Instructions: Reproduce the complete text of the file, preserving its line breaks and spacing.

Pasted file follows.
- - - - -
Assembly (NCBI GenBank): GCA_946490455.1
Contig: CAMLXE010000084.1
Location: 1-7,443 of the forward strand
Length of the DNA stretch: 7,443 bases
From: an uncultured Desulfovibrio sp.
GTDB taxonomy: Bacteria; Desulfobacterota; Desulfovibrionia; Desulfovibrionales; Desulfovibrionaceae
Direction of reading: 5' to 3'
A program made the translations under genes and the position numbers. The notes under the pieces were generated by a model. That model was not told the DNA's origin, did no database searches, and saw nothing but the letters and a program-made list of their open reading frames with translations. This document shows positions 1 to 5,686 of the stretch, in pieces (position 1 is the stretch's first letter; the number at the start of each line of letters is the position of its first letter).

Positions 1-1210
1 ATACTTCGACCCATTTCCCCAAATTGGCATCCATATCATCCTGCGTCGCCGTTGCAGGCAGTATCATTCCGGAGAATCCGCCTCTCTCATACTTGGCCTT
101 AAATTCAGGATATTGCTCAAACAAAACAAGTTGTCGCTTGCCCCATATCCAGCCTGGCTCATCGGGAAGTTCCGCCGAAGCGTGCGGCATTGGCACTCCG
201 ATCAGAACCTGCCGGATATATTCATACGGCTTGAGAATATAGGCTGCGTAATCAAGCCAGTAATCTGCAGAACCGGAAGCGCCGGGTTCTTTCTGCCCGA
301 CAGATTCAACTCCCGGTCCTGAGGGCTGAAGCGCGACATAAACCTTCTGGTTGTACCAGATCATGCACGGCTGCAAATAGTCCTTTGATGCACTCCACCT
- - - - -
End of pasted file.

Assembly (NCBI GenBank): GCA_946490455.1
Contig: CAMLXE010000084.1
Location: 1-7,443 of the forward strand
Length of the DNA stretch: 7,443 bases
From: an uncultured Desulfovibrio sp.
GTDB taxonomy: Bacteria; Desulfobacterota; Desulfovibrionia; Desulfovibrionales; Desulfovibrionaceae
Direction of reading: 5' to 3'
A program made the translations under genes and the position numbers. The notes under the pieces were generated by a model. That model was not told the DNA's origin, did no database searches, and saw nothing but the letters and a program-made list of their open reading frames with translations. This document shows positions 1 to 5,686 of the stretch, in pieces (position 1 is the stretch's first letter; the number at the start of each line of letters is the position of its first letter).

Positions 1-1210
1 ATACTTCGACCCATTTCCCCAAATTGGCATCCATATCATCCTGCGTCGCCGTTGCAGGCAGTATCATTCCGGAGAATCCGCCTCTCTCATACTTGGCCTT
101 AAATTCAGGATATTGCTCAAACAAAACAAGTTGTCGCTTGCCCCATATCCAGCCTGGCTCATCGGGAAGTTCCGCCGAAGCGTGCGGCATTGGCACTCCG
201 ATCAGAACCTGCCGGATATATTCATACGGCTTGAGAATATAGGCTGCGTAATCAAGCCAGTAATCTGCAGAACCGGAAGCGCCGGGTTCTTTCTGCCCGA
301 CAGATTCAACTCCCGGTCCTGAGGGCTGAAGCGCGACATAAACCTTCTGGTTGTACCAGATCATGCACGGCTGCAAATAGTCCTTTGATGCACTCCACCT